A couple years ago, Sonali Akter and her family visited the hospital where her grandmother was having surgery. The flurry of activity and machines was a new world for the young girl.
But something else caught little Sonali’s attention. There, the wide-eyed girl saw women working as doctors.
“It was surprising,” Sonali, now 8, says. “It encouraged me to want to be a doctor. I would like to do surgeries and give medicine.”
In a country where less than half of children attend high school, Sonali’s experience had given birth to a seemingly impossible dream.
A medical career, however, felt like a long shot, given the family’s poverty, which was so deep that they were the laughingstock of their small community of near Mymensingh, a city about 70 miles north of Bangladesh’s capital city, Dhaka.
Sonali’s father, Shohel Miah, was only able to get work about half the month as a day laborer. Earning only 200 takas—about US$2.48—a day, the 30-year-old man struggled to support his family of four. People would ridicule him for not being “man enough” to support his family. “Because I was poor and I was not earning a lot, people avoided me,” he says.
Sonali’s mom, Mahfuza, 26, hoped for a change too. Her children went hungry. She knew animals would supply eggs and milk, but the chickens and goats she raised would sicken and die.
A poor diet was affecting her daughter. “Sonali could not talk well,” she says. “She was a slow learner and had a speech problem.”
When Sonali and her brother, Maruf Islam, now 4, would ask for things like clothes or school supplies, Mahfuza couldn’t afford them.
Mahfuza felt helpless and frustrated, knowing there were things her children needed that she was powerless to provide. “I felt I was a bad mom,” she says. “I was sad for that, and I thought if I could get them what they were asking for, I would be the happiest mom in the world.”
Ridicule from neighbors and others in the community compounded her distress.
Sonali could sense her parents’ struggles. Mahfuza remembers that her daughter would try to cheer her up, saying, “Mom, don’t be sad. When I’m educated and get a good job, I will give you money, and I will buy you everything.”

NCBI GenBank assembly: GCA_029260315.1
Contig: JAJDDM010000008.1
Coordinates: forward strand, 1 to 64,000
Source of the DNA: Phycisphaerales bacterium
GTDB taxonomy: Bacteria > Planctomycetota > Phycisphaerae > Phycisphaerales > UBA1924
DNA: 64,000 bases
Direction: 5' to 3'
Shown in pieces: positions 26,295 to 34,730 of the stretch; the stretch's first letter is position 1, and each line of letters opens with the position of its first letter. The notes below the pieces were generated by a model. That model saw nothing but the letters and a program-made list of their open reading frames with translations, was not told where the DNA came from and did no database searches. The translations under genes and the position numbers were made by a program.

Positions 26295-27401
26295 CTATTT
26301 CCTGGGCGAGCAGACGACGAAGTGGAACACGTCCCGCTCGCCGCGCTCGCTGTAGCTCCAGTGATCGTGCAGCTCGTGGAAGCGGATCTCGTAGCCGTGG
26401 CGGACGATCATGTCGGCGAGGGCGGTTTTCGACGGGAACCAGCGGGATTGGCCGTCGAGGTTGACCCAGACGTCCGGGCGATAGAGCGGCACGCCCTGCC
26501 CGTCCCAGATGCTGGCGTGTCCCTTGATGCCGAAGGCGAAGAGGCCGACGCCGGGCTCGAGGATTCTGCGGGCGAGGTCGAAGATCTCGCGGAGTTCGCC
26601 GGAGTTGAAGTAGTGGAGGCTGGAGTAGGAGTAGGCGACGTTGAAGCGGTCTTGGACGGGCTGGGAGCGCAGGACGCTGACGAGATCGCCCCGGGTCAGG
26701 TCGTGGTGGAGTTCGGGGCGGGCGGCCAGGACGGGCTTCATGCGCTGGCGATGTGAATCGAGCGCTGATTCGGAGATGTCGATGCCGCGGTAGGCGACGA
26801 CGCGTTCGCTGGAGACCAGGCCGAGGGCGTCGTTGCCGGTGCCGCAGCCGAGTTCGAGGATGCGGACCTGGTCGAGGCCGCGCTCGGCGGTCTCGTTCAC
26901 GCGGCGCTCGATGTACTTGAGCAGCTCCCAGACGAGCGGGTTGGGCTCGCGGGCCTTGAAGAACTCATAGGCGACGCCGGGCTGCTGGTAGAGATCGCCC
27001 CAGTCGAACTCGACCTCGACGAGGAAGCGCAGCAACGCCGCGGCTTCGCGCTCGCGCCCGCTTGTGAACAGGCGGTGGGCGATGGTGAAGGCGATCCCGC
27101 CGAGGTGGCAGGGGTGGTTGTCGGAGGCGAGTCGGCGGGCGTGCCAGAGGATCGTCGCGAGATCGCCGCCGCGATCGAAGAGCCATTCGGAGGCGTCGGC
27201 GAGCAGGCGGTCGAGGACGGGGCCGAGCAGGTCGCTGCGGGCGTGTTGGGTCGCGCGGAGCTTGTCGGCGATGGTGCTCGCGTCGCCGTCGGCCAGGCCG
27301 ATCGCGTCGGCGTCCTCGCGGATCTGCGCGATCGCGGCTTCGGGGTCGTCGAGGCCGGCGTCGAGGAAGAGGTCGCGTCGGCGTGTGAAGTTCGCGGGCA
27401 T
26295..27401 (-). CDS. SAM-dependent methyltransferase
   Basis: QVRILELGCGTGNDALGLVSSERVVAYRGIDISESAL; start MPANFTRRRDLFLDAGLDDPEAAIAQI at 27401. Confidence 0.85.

In late 2012, World Vision identified Sonali’s need, and she became a sponsored child. Through sponsorship, she received a bed net to protect her from mosquito-borne diseases, as well as a blanket, school supplies, and other necessities. Finally, Shohel says, “I felt encouraged.”
The support was welcome, but the family needed more—and they weren’t alone. Fortunately, help was on the horizon. In 2013, World Vision had started the Sundor Jibon (“Nice Life”) project, designed to reduce child malnutrition and increase family income and assets.
Sonali’s family was chosen to receive goats and chickens. But the animals weren’t just handed over: To ensure success, families were required to attend training classes about animal rearing and breeding.
World Vision determined that families throughout the area equally struggled with raising their livestock. As a result, child malnutrition was widespread, with only about 1 in 10 households regularly eating foods from four or more food groups. Across Bangladesh, nearly half of children are stunted physically due to a lack of proper nutrition.
Sonali was among the children who suffered before her sponsorship.
Now, Sonali shines as bright as her name, which means “golden”.
Shohel says, “Now I feel I have a good life, and the community people honor me, and they try to talk to me. Before, I felt I was isolated, but now I feel I am included in the society.” Mahfuza agrees. “I’m not hearing anymore the bad or mean things the people were saying earlier,” she says. “People are encouraging me and saying I am in good hands and earning for my children.”
Sagor says the program has also resulted in changes in how men in the community view and treat women. He says there has been a decrease in domestic violence, and men are more respectful toward their wives.
Thanks to sponsorship, Sonali is healthy and thriving in school. Her parents plan to do all they can to make her dream a reality. Says Mahfuza, “I dream now that if World Vision walks beside me, I can continue Sonali’s schooling so Sonali can become a doctor.”